Recently I have had the opportunity to scan over 1000 slides of excavations that occurred along the southern coast of Peru throughout the 90’s and early 00’s. While the task itself was mundane and took many more hours than I was expecting, the images that I discovered through this digitization process were absolutely breathtaking. I was witnessing the slow evolution of one of South America’s oldest archaeological sites in terms of excavation and landscape modification. Not every slide itself is valuable but together every slide represents a small portion of a story that was largely only known to the excavators until now. This slide scanning process made me think of the history of archaeology and how the later generations of archaeologists have an ethical responsibility to digitize the old records so they are more freely available. This includes old site forms, journal entries from the PI or the excavators, any pictures of the excavations or tools, and any other documents that could be useful for future archaeologists. Digitizing these documents can also be used as outreach for the public in which archaeologists of the past had worked. This can help to further include communities in the process of archaeological investigation and possibly garner interest from outside the field.

With the discipline becoming more mature and getting older by the year, the history of archaeology is becoming much deeper and is starting to reach a point where some of that history can be lost if it is not moved into a new format. It is no surprise that as technology advances thing become obsolete and eventually become nontransferable onto the newer formats. I fear that if we do not start digitizing old archaeological records soon, we will not be able to transfer them onto a format that is widely and equally available to everyone. Digital records are much easier to gain access to than physical paper copies for obvious reasons but the overall control of information is vastly different between the two mediums. If information is purely stored in a physical format, the paper copies can be easily forgotten through purposeful or unintentional endeavors where as digital information can be sought out on the internet and stumbled upon. My point here is that it is our ethical responsibility as archaeologists to make what we do as widely available as possible to the public and future archaeologists. It is also our responsibility to maintain our own history otherwise we may lose precious information in the miasma of archaeological research. The large and publicly known sites may persist in public and written memory but the supporting sites that build and perpetuate theory have the potential to be lost unless we make a concerted effort to conserve all archaeological data.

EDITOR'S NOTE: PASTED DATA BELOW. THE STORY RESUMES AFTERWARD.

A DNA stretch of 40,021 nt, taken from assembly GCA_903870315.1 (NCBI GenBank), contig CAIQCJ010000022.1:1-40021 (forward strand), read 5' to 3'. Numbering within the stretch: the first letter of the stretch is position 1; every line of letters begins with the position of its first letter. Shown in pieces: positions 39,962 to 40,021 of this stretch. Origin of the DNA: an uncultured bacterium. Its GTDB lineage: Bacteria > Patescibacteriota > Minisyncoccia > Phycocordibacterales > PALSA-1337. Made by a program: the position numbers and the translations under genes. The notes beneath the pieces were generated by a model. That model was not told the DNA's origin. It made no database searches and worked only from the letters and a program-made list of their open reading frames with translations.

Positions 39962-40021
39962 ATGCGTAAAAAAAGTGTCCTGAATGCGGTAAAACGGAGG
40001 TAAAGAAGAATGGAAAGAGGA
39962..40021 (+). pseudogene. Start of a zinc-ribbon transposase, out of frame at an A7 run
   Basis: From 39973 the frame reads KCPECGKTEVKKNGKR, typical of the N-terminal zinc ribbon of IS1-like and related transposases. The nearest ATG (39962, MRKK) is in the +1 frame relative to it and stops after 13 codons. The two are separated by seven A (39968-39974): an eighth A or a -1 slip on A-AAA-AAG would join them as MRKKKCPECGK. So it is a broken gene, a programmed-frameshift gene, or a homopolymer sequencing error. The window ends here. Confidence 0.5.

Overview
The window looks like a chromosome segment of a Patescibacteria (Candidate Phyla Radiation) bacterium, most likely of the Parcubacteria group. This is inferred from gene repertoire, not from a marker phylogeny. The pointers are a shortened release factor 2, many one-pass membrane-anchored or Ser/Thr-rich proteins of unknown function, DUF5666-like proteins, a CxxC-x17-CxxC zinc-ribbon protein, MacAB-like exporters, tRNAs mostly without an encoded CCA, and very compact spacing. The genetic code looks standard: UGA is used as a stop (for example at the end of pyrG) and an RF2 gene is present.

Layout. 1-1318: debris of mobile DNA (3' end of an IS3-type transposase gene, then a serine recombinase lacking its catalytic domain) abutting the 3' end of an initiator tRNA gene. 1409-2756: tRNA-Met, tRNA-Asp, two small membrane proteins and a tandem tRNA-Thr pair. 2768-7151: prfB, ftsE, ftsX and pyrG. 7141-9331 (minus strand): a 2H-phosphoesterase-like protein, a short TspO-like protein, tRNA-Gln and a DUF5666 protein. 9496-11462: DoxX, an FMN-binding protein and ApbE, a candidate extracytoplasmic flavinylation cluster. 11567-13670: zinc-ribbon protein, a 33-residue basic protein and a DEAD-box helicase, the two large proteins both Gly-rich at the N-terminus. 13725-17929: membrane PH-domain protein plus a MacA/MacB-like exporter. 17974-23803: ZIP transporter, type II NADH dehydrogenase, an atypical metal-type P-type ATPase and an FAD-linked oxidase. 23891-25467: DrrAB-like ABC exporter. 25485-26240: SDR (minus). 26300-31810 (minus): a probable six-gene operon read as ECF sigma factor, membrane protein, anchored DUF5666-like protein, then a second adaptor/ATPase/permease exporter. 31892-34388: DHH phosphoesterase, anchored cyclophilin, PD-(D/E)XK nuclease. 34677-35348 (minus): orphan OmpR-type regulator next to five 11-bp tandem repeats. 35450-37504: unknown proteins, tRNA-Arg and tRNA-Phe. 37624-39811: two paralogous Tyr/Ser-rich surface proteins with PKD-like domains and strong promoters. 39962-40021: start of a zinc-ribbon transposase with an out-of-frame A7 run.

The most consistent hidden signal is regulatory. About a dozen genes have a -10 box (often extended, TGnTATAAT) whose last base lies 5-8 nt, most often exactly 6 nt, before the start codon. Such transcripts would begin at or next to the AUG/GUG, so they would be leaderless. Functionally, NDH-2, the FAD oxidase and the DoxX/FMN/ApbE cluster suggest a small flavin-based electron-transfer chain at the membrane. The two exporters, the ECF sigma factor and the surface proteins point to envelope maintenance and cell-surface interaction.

john5110

By

November 2, 2018

Who Writes Our Stories?: Critical Digital Literacies & Youth Activism

November 2, 2018 | By | No Comments

My research interests are transdisciplinary and primarily focus on race, storytelling, and s/place. Working alongside communities of Color, I also consider education and schooling sites to make meaning. There is a lot of amazing work being done that considers Black Studies and digital scholarship, and so below I focus primarily on digital tools in education.

There is conversation concerning “the digital world” in education. Much concerns social media in the classroom or tools such as SMART boards and Google Drive. Even then, terms such as “digital natives”, which I find extremely problematic, evoke a lack of agency because despite youth (broadly with little context) being categorized as knowledge-holders in digital spaces, they’re still spoken of in deficit ways.

Critical conversations around digital tools and technology look not only at how it’s being used, but how technology is used as a tool of power and by whom. Critical theorists also push us to go beyond a surface level integration of digital tools in classrooms and look at digital space and it’s relationship with out s/places, such as schools (Gitlin & Ingerski, 2018). Garcia, Stamatis, and Kelly (2018) consider the ways that “technology mediates student identities” (p. 404) and others (Garcia, Mirra, Morrell,  Martinez, & Scorza, 2015; Mirra, Morrell, & Filipiak, 2018) look more broadly at youth identities, the possibilities in critical digital literacies and youth activism.

I first came to meaningfully think about the possibilities of digital tools, youth, and communities when I came across Youth Radio’s website. I was in a course about Youth Literacies and simultaneously working with youth to understand their literacy practices through Instagram and Snapchat.

“West Side Stories: Gentrification in West Oakland” (Youth Radio Interactive) uses storytelling, art, and interactive mapping to speak to the tensions, layers, and competing interests of gentrification and displacement in West Oakland. Specifically, the mapping features West Oakland’s people, places, and histories.

Not only does this involve transformative work, but it’s work that is authored by whole communities, and features youth participatory action research (YPAR). It challenges preconceptions of who can research the tensions and possibilities of a community and whose voices matter. It offers public access to community members, but also to others so that we may learn.

It pushes me to think of the ways I can work alongside members of my communities to render our cultural artifacts, literacy practices, and the s/places we care about as intentional narratives that reject damage-centeredness (Tuck, 2009).